This article examines tensions between new media forms and traditional journalistic practice through the rise of news search engines that index news stories from across the web. Specifically, Google News is taken up as a case study because of its popularity and its insistence on not using human editors. Conflicting normative articulations of journalism arise between traditional news and news search engines: the former promotes an interpretive order through purposefully structuring the news product to create a meaningful map of what is important, while the latter promotes diversity through creating easy access to different viewpoints and multiple versions of a story without legitimating one view over another. As a result, tensions form around questions of what journalism does and what it should do.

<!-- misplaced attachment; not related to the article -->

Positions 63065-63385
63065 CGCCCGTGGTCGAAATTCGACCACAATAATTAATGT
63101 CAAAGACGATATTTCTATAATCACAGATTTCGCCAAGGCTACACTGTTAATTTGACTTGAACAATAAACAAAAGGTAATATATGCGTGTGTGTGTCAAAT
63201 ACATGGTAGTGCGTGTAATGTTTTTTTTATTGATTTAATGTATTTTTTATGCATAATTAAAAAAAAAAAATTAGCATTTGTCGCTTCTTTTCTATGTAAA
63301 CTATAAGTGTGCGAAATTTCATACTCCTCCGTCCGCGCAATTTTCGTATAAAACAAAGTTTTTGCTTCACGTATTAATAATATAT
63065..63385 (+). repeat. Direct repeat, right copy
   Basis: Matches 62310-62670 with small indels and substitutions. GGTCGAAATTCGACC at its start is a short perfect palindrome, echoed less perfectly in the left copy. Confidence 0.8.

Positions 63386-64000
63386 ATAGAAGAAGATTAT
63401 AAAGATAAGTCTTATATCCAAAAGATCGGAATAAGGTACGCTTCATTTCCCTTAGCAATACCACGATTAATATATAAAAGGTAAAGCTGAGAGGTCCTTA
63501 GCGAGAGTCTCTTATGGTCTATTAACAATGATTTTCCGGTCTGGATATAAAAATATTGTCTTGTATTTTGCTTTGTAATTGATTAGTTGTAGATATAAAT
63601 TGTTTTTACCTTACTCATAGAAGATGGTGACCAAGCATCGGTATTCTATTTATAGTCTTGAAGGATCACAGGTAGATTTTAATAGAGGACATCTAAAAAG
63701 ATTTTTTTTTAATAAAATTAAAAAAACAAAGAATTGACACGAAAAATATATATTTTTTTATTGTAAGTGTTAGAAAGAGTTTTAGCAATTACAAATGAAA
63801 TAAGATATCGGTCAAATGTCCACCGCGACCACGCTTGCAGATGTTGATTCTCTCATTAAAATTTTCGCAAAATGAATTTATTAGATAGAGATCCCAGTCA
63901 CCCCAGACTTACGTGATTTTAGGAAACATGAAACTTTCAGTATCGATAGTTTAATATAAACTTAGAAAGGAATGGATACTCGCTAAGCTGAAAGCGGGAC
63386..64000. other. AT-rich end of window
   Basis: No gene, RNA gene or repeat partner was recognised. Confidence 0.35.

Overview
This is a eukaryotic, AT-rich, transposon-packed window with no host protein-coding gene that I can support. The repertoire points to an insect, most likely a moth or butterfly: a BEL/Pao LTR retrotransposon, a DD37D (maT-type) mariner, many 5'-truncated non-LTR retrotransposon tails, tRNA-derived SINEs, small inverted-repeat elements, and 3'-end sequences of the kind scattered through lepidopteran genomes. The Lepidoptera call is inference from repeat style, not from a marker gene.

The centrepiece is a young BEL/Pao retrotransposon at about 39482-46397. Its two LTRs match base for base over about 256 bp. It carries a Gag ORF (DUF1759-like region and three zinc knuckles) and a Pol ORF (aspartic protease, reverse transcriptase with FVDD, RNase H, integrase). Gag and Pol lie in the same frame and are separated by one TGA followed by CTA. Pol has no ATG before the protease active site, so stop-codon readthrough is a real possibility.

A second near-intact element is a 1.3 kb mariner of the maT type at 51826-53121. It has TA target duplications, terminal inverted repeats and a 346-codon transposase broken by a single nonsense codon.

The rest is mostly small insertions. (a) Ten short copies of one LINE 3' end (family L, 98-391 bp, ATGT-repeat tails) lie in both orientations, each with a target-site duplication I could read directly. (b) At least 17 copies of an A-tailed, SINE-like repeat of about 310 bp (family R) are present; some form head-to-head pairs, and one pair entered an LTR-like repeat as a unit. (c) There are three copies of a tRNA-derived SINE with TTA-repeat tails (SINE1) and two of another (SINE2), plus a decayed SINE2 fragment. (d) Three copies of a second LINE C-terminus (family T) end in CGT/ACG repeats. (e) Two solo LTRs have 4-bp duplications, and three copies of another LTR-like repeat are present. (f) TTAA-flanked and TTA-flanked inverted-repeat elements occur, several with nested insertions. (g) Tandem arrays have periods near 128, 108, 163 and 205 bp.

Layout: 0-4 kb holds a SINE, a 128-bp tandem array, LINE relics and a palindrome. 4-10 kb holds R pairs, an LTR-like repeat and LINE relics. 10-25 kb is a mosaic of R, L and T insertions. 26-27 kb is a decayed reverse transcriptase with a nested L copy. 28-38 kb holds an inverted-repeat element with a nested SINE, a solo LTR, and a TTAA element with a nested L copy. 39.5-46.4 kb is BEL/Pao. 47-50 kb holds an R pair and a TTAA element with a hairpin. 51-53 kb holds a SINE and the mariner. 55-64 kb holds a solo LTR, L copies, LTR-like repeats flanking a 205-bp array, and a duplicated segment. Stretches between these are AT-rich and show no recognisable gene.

Copyright 2007 Elsevier B.V., All rights reserved.
- Journalistic authority
- New media